….Allan, shakes head, oh Allan…you write about some really insightful things but seriously, I’d read more if it wasn’t such hard work – frowny face. The introduction states his writing was influenced by Barthes. Influenced by? I think he stole, swallowed then regurgitated his thesaurus! I printed out the entire 22 page document…how glad was I that the quote came on the third page? The first thing I learnt from this essay was that as much as we learn to translate and read the meaning of images we also have to learn to translate and understand essays like this! I don’t know how many times I had to read it before I could read through it fluently without pondering what it was talking about. I mean I could decode the words but know what they were telling me? Spleen vented I’ll get on… (though I may still mutter in my head as I continue).

In this essay Sekula investigates the ‘nature of photographic context and meaning’ and in doing so also considers the political implications and possible political uses of photography…brings up the old argument is it ‘a fine art,’ and the idea that certain ideologies could possibly impose ‘hidden interpretations on photographers and their subjects.’ There is more but I only read to the quote…

He opens his argument with the premise that the meaning, therefore understanding, of a photograph is linked to ‘cultural definition’ – we can only grasp its meaning and ‘read’ it if we understand the cultural references. We then move on through several paragraphs about ‘photographic discourse’ as being an ‘information exchange’ – basically a visual conversation. Yet we must accept that these conversations will be limited as they can be ‘tendentious’…runs to definition jargon buster….. tendentious – expressing or intending to promote a particular cause or point of view, especially a controversial one…now understanding what THAT meant allowed me to understand the bits that went before and after so much more clearly!

Accepting this about an image, we have to consider that in order to get the message you need to be interested in it, consider where it is coming from – do we accept the message as ‘right’ because it is coming from the anonymous ‘them’ – is it going to be considered as ‘art’ or information in the press? The press is naturally biased and plays to public perception and the political message of the day. Added to the ‘tendentiousness’ of images we also have to think about the rhetoric attached – the fact they produce an effect or make a statement rather than illicit information.  Sekula tells us the image itself will be ‘incomplete’ in its message as it depends on added external information to be fully ‘readable,’ that is you need to know the context and cultural background. However, photographic literacy can be learnt, even if we are told that images can be ‘beyond speech’ or have ‘universal significance’ that photography is ‘a universal and independent language or sign system’ which is what Bazin appears to be arguing. Then we get the quote:

But if we accept the fundamental premise that information is the outcome of a culturally determined relationship, then we can no longer ascribe an intrinsic or universal meaning to the photographic image.

PHEW…..now I understand where they are coming from I can comment on their view points.

As a quick aside I recently found this older, but relevant OCA post which made some good points related to the subject of objectivity.

As a reminder Bazin wrote:

For the first time, between the originating object and its reproduction there intervenes only the instrumentality of a non-living agent. For the first time an image of the world is formed automatically, without the creative intervention of man.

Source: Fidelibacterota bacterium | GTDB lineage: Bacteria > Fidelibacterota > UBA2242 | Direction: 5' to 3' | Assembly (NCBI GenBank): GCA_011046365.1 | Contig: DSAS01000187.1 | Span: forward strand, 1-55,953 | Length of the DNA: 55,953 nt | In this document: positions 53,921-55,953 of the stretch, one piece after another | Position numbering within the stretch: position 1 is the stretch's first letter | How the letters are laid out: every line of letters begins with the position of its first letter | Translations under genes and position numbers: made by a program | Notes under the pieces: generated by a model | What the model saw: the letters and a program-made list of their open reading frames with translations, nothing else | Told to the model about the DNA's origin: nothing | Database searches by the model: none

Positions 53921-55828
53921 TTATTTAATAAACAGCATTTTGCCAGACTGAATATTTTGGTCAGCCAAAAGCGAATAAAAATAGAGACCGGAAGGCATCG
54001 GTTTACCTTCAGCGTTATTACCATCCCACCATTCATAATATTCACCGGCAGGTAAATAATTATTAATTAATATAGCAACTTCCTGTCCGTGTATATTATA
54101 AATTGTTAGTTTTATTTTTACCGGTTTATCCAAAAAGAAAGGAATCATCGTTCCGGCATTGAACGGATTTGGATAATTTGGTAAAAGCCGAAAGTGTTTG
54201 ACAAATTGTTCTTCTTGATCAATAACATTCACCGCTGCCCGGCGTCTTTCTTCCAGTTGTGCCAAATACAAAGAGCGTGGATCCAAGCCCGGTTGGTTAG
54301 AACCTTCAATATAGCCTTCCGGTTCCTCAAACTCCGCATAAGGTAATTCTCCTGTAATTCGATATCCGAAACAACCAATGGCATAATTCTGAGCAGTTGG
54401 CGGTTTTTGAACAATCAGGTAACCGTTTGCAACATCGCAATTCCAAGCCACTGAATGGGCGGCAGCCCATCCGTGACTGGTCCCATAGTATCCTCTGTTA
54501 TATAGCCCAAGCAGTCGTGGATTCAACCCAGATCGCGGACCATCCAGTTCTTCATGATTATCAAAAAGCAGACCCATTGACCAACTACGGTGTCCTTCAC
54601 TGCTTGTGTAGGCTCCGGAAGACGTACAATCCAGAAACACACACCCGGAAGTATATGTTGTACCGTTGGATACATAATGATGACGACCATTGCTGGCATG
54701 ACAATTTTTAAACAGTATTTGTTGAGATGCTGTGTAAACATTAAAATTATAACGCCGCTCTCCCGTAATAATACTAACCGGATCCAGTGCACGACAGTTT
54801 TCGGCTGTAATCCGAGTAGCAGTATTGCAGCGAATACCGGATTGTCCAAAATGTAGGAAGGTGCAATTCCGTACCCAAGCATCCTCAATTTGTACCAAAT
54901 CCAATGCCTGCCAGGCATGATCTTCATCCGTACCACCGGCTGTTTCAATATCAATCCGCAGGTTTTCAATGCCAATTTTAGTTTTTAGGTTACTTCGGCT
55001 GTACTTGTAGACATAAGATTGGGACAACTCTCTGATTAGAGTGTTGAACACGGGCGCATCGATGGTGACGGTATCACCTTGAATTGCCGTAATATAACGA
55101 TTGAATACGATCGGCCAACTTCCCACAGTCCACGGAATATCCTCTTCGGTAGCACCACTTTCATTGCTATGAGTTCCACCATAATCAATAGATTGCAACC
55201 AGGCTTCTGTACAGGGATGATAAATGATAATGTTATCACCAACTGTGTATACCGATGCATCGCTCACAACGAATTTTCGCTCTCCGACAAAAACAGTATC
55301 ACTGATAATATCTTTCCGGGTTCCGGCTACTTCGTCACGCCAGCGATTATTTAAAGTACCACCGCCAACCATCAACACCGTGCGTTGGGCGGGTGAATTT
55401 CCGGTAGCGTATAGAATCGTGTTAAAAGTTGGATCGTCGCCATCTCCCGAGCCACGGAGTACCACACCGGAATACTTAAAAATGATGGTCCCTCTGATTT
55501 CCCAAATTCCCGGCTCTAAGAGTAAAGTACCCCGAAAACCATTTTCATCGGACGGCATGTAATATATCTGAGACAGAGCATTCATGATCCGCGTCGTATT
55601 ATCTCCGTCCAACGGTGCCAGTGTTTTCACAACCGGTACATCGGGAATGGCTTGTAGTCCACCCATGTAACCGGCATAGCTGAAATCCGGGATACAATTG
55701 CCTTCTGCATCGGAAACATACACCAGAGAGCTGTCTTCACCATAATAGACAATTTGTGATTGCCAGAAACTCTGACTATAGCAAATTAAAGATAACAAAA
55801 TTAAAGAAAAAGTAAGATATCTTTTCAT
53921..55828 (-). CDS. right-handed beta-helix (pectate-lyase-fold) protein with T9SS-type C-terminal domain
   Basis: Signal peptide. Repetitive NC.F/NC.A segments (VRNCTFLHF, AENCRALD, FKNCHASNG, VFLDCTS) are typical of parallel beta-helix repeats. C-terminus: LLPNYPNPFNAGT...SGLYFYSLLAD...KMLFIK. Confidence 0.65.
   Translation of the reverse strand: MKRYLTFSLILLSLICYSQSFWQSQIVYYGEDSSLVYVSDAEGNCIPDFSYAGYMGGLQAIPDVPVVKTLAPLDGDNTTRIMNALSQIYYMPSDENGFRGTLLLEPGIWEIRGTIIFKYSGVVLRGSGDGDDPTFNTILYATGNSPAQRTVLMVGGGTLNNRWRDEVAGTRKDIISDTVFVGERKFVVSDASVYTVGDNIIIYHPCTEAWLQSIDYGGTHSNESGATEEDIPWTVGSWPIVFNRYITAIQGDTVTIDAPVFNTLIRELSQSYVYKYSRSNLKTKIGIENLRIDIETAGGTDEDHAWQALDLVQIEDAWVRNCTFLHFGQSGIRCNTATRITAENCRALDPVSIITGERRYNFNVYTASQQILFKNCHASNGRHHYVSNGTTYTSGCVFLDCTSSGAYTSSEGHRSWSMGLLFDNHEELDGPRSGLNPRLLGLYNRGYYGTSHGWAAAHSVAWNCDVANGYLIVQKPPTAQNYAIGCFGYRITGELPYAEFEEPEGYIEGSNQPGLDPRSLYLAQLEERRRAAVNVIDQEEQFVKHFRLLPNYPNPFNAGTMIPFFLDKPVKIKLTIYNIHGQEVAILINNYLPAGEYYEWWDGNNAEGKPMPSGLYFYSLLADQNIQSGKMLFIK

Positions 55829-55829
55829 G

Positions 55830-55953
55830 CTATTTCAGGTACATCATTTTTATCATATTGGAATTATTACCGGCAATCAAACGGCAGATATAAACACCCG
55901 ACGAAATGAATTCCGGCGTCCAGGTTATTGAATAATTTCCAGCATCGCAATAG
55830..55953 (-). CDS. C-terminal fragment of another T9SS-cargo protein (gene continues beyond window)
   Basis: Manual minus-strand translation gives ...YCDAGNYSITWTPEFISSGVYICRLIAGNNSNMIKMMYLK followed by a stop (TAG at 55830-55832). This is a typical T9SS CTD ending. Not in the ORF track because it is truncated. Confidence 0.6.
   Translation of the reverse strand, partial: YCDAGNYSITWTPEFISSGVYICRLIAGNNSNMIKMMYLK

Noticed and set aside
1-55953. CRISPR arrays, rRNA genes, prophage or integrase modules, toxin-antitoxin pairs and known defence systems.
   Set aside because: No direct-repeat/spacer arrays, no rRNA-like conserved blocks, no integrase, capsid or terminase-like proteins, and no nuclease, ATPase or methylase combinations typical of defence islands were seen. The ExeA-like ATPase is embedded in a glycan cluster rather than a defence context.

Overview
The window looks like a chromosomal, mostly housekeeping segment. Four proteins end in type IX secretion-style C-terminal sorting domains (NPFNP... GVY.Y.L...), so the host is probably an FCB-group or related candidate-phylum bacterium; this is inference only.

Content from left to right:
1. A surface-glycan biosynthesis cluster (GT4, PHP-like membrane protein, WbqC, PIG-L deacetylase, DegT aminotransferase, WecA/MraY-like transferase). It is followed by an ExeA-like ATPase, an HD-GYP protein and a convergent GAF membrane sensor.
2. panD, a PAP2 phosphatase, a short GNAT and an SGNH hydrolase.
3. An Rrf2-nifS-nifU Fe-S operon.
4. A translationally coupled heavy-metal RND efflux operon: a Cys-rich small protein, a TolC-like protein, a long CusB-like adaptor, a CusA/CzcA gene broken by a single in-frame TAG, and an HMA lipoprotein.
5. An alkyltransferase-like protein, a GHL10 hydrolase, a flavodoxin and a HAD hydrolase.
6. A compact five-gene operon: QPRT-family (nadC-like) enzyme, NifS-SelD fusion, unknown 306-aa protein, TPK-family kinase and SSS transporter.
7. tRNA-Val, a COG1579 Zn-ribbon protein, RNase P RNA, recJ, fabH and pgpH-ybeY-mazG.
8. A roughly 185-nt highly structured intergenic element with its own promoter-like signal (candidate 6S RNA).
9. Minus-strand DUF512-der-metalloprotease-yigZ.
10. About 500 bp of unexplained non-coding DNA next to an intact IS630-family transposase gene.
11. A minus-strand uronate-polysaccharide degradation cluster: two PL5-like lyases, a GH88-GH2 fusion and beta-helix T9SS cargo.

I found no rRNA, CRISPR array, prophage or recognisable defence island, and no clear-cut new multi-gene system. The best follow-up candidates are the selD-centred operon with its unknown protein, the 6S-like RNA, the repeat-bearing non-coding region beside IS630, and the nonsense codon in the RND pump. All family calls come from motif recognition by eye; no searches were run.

In spite of any objections our critical spirit may offer, we are forced to accept as real the existence of the object reproduced, actually re-presented, set before us, that is to say, in time and space.

Whilst Sekula believes:

But if we accept the fundamental premise that information is the outcome of a culturally determined relationship, then we can no longer ascribe an intrinsic or universal meaning to the photographic image.

Exercise: The Myth of Objectivity

As mentioned in the course notes Bazin is a prime example of the critics and practitioners who historically believed in ‘the objective authority of the photographic image’ – asserting the camera mechanically produces images without the intervention of human creativity and put simply, the image is the true representation of the subject. I am glad I read the entire article, as other commentators were critical of Bazin’s stance, and taking these quotes out of context strips away some of the other ideas, making his statements less assertive and less clear cut; Bazin does acknowledge the impact of the photographers’ personality – through selection and purpose. Further on he also states ‘photography can even surpass art in creative power’ when discussing Surrealism. I think he realises that there are different forms of photography: one that creates art and another used to ‘embalm time.’

Sekula’s writing on photography has a more modern approach and he questions the purported realism, political impact and use of photographs. He also separates high art from press images and argues that for photographs to have meaning one has to first understand their context, cultural references, intended audience and purpose; here we can return to Berger’s theory of ‘ambiguity’ (Berger& Mohr, 1995 p.91).

So in conclusion, taken together these two quotes ascertain that a photograph can prove the ‘being’ of an object but not always its meaning. One could also argue that a photograph also cannot demonstrate any link between multiple objects captured within a single frame leading to ambiguity and there no longer being ‘an intrinsic or universal meaning to the photographic image’ if there ever was one in the first place. The audience can make it’s own narrative.